Trigger @ 3/1/2013 8:19 AM

This was an screwed up mess, fortunately some good has come out of the ashs as are described in the "six lessons learned"

Capt David-retired LA Cou @ 3/1/2013 10:35 AM

What a mess since they could have arrested Koresh at his local restaurant most any morning. But no, they had to show the world how their SWAT, Tach Team, or whatever they called themselves, could perform, and boy did they show us all with their devastating results. I met an ATF agent at a rest stop in Arkansas shortly after the incident. He was wearing a t-shirt that said "We showed those Texans what a real BBQ is". This was one of the very few times I have ever punched out another LEO.

Hal Adelman @ 3/1/2013 11:48 AM

Grab your paint barrels: the govt statements are just a continuing whitewash. The initial raid was an illegal publicity stunt, with the deaths due to BATF "friendly fire" in the illegal raid. The second "raid" was a planned massacre, using incendiaries and murdering the few people who escaped the fire. The perpetrators, particularly Janet Reno, should have faced prison for life, or the death penalty. It is notable that the feds were so hasty to destroy the evidence, by razing everything and plowing it under before independent HONEST experts could examine the evidence, which would have revealed the government wrongdoing.

The feds got away with murder, and continue to lie about it and blame the victims.

Maj. Jim @ 3/1/2013 12:53 PM

As a 39-year LEO, I have tried hard to believe the ATFs version of the events at Waco. Obviously, serious planning and tactical errors were made. But one particular aspect of the case really baffles me: How did they "lose" the front door of the compound, which could have definitively proven or disproven the Davidian contention that the ATF fired first through the door from outside? I don't know how it is even possible to "lose" a piece of physical evidence that big.

Ofc Pyatt @ 3/5/2013 2:04 AM

The BATF has proven it's more of a politically controlled agency than a law enforcement agency.
Unfortunately with the corruption in the Justice department with a lying scum like Eric Holder at the helm, things aren't going to change any time soon!!
Add far as I'm concerned, this is more political theater than news, used to try to justify their illegal, Unconstitutional actions!!

prk @ 3/5/2013 7:28 PM

DEADMAN, did you forget Elian Gonzalez

sixnine @ 4/5/2013 10:04 AM

The ATF is the epitome of a corrupt bureaucratic federal law enforcement agency that is completely out of control.

Bob @ 4/5/2013 1:41 PM

Winner write history

Bob @ 4/5/2013 1:41 PM

Winner write history

Me @ 4/6/2013 3:07 PM

Wow Leonard a .50 cal Barrett machine gun? I didnt know they made those. Jackass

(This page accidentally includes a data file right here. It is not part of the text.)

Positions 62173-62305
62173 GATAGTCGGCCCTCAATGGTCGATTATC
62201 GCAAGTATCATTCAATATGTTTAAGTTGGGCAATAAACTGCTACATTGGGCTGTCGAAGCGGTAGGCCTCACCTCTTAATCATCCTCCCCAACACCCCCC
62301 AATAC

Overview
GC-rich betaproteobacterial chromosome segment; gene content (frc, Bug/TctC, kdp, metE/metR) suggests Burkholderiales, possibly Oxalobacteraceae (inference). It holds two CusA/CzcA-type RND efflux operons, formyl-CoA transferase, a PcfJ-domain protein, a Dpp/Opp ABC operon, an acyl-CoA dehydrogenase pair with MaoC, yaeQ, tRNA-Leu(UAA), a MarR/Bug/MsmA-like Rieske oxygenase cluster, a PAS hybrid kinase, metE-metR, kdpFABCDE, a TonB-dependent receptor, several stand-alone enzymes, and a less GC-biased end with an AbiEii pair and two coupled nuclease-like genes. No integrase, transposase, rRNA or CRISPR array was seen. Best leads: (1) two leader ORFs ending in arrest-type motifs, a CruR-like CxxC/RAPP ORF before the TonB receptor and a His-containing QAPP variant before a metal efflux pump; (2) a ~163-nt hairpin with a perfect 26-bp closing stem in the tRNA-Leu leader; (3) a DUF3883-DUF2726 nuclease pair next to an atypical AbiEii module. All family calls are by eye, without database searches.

IdahoMan @ 4/6/2013 8:38 PM

So they are still lying through their teeth to this day, and the "lessons" they learned were to increase their thug-mussle for the next time when attacking US citizens.

ATF is a terrorist organization.

Mike McNulty @ 4/7/2013 5:29 PM

Well, this is all very interesting...for an alternative point of view please go to my blog: http://copsproductions.com .
I think you may find it informative.
Regards,
Mike McNulty
CEO COPS Productions est. 1989

Jason @ 2/14/2014 4:30 AM

My kudos to the fallen and wounded ATF officers. Really sad that most of the comments here are by pathetically delusional anti-government and anti-law-enforcement wackos.

Jim @ 3/22/2014 7:43 PM

"Really sad that most of the comments here are by pathetically delusional anti-government and anti-law-enforcement wackos."

Uhm, speaking of whackos, you might count yourself as one Jason. I see one or two comments that are a bit whacked out. The rest accurately reflect what various investigations and indeed peer reviewed analysis have shown, that this was a seriously botched law enforcement operation where lack of planning caused a huge number of deaths including of children.

You are being delusional by implying that criticism of poor planning and ignoring many established rules did not occur.

And it was the ATF, who already knew better that claimed a "50 call machine gun" was used by Koresh's people
1) it wasn't a machine gun
2) no one was killed by it in Waco
3) There is only one case of a 50 cal ever being used to kill anyone in the entire US, and that was third degree (negligent homicide).

Joe Zingher @ 8/27/2014 8:13 AM

Why did Bill Clinton authorize the use of military personnel and equipment at Waco? Who told him what to get him to sign the authorization? The Posse Comitatus Act requires the president to personally approve their use. He should have been told that "decapitation" is the preferred method of taking on a group like the Davidians. By arresting Koresh FIRST, then surrounding the compound, they'd have been left without their leader to organize a resistance. He should have been told that just surrounding the compound was guaranteed to create a siege situation which increases the risk for everyone, Davidians and law enforcement. He knowingly chose the more dangerous plan. The only explanation for that is he wanted a high profile raid to kick off the Brady Bill, lots of cameras, lots of excitement, great hollywood stuff.